2013 was …
The year of political scandals. From the Rob Ford circus at the municipal level, to the costly cancelled gas plants at the (Ontario) provincial level, to the Senate spending scandal at the federal level. It was all just soooo disappointing.
Brenda Pullen, Oakville, Ont.
2014 will be …
The year politicians-behaving-badly repent of their errant ways and do better. (Okay, I can dream can’t I?)
Samantha Pelletier, Montreal
Power to the people
Re Thousands Across East Enter Second Week Without Power (Dec. 30): As an Ontarian who only lost power for four hours, I am embarrassed to read of the thousands who have had to go without it for more than a week.
Meanwhile, we have an enormous resource sitting on the sidelines. The armed forces have substantial manpower and expertise which might have been employed to assist with debris clearance, easing the task for our dedicated hydro and city workers.
Why wasn’t a state of emergency declared and why wasn’t the army asked to assist?
Martin Shelley, Guelph, Ont.
Terror in Russia
Re Suicide Bombing At Train Station Stokes Olympic Terrorism Fears (Dec. 30): It is perfectly clear why suicide bombers have now twice targeted the city of Volgograd. It used to be called Stalingrad. Stalin was the “breaker of nations,” many of them Muslim.
Since Stalin is much admired as a leader by many in today’s Russia, it is no surprise Russians are now reaping what Stalin sowed.
Lubomyr Luciuk, professor, Department of Political Science, Royal Military College of Canada
Out with the old PM
Re This Is No Way To Choose A Leader (Dec. 28): Tom Flanagan notes that Michael Chong’s proposed Reform Act would enable the Conservative caucus, by a majority vote, to dump Stephen Harper as leader.
Mr. Flanagan claims that such a move would be a “Third World tactic” and that “Canadians would be rightly appalled.”
I don’t think so. Canadians are unhappily familiar with such regular shenanigans as sending Parliament home for a convenient prorogue when things get tough, or Senate scandals that appear from under a blanket of conflicting stories. And the list goes on.
No, we would not be appalled – applauding, more likely.
Don Macpherson, Saskatoon
Sometimes a leader must be dumped in a hurry, and MPs must exercise their judgment. If a majority in caucus has lost confidence in the leader, then that leader must go. It’s brutal, but it’s democracy.
If, let’s say, we found out that a prime minister had smoked crack, ranted about killing someone with his bare hands, rampaged about the House knocking over colleagues, and discussed his sexual proclivities on live TV, you can be pretty sure his caucus would dump him pronto. Would Tom Flanagan have them wait for the annual party convention?
George Patrick, Oakville, Ont.
Re Cold Warnings To Be Overhauled (Dec. 30): News that the feds are “working on a new way to warn Canadians about the need to protect themselves from the dangers of frigid weather” left me simultaneously icy with disgust and hot with anger.
If the Harper government were truly concerned about the public weal, it would be warning Canadians about the escalating perils of a warming planet and re-engaging, in international efforts to respond to the urgent imperatives of climate change.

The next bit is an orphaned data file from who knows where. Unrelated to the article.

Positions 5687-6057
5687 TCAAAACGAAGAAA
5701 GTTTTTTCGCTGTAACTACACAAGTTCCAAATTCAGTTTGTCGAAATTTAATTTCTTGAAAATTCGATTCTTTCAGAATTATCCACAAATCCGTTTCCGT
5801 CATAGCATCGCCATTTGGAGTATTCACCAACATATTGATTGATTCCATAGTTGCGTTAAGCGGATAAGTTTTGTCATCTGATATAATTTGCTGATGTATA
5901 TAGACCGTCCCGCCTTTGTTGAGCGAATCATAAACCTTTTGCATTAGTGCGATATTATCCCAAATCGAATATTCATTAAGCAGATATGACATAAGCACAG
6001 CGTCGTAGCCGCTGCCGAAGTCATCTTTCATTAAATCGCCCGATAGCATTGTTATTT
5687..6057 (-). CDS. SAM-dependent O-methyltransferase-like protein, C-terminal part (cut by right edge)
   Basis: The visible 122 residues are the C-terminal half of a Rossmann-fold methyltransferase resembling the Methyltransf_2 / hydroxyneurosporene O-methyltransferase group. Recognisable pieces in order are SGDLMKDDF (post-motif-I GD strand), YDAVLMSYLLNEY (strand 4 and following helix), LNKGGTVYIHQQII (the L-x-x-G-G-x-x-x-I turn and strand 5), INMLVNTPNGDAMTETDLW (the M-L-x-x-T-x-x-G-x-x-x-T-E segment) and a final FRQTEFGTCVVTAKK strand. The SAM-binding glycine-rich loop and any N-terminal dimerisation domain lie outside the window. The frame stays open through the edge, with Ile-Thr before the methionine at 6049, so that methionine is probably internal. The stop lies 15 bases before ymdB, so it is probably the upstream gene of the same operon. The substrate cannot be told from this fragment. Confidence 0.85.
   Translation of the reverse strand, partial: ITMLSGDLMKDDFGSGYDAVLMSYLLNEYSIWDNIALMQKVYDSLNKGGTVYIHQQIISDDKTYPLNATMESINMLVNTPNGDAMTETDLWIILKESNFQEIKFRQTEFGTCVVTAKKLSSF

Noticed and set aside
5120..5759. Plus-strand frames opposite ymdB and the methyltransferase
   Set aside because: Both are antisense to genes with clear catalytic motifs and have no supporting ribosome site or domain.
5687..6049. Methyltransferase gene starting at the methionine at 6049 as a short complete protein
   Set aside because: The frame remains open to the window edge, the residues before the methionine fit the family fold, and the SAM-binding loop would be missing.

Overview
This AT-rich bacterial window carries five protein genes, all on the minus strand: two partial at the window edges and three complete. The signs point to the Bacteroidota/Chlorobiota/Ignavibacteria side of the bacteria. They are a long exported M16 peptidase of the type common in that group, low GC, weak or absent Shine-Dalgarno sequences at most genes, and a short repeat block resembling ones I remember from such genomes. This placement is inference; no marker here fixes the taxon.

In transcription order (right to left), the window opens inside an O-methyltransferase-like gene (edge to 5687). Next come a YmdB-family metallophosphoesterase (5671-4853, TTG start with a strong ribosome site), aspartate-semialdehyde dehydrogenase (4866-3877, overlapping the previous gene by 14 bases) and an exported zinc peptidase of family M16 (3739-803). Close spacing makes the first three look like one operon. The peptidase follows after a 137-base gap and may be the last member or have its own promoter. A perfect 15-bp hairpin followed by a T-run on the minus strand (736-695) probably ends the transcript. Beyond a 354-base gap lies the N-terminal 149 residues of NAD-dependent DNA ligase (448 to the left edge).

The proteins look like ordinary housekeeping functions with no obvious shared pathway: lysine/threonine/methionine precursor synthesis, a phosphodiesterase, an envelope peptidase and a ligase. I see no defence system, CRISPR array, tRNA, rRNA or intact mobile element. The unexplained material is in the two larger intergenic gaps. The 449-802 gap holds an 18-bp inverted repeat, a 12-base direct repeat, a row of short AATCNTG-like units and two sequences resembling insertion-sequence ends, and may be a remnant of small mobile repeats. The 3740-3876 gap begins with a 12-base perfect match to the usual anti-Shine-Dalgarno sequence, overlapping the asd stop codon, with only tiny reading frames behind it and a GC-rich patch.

Gaye Taylor, Ottawa
Next: PMO ethics?
Re The Senate And The Press Gallery (Dec. 27): Preston Manning has provided an interesting argument to shift the issue of ethics in the Senate to the ethics of the Press Gallery.
Can one expect a subsequent article from Mr. Manning to give an account of ethics within the Prime Minister’s Office, with particular attention to the events of 2013? After all, Mr. Manning was the founder of the Reform Party that advocated so strongly for accountability, transparency and ethics in government.
Murray D. Thom, Vernon, B.C.
Ants go marching …
Re Dare To Be An Optimist! (Dec. 28): The assertion that biodiversity is flourishing due to the discovery of new species is absurd; biodiversity continues to decline globally and within Canada due to habitat loss and degradation.
The fact that 38 new species of ants were discovered last year neatly accords with the fact that, as we continually press forward with resource extraction and land conversion, we leave almost no stone unturned.
Rachel Plotkin, David Suzuki Foundation
After Rob Ford?
Re Who Will Succeed Rob Ford? (editorial, Dec. 28): It’s a bit rich of The Globe and Mail to implore that Toronto’s politics “move beyond tired, left vs. right clichés” when The Globe often characterizes city councillors as belonging to one of two artificially balkanized left- or right-wing halves (the former in particular). Perhaps you could set an example for us.
Matt Cahill, Toronto
Nightmayor on Queen Street. Act II: 2014. Genre: farce.
Karen Carstairs, Regina
The problems at Toronto City Council do not all lie at the feet of Rob Ford. He has only one of 45 votes on council.
No matter how great a vision the next mayor may have for the city, the size and divisiveness of council may not allow such dreams to be realized. Therein lies an even greater problem.
Don Forsey, Toronto
Torontonians need to think of one thing when they vote: Who will represent the city at the opening of the Pan Am Games?
Whoever wins the 2014 election will be giving the speeches, waving the flag and standing on the dais for all the world to see.
Toronto needs a mayor who will not attract detailed descriptions of past indiscretions before every international newscast of the results of athletic competitions.
Doug Mills, Mississauga
You recommend the city “finally produce a pan-municipal candidate worthy of the diversity of diversities that makes up Toronto.”
You then say it “should be about finding a candidate for mayor who is able to transcend the tired downtown/suburbs and left/right divides that [Rob] Ford exploits so gleefully and effectively, and which his predecessors failed to manage.”
God is already fully employed.
David Vallance, Toronto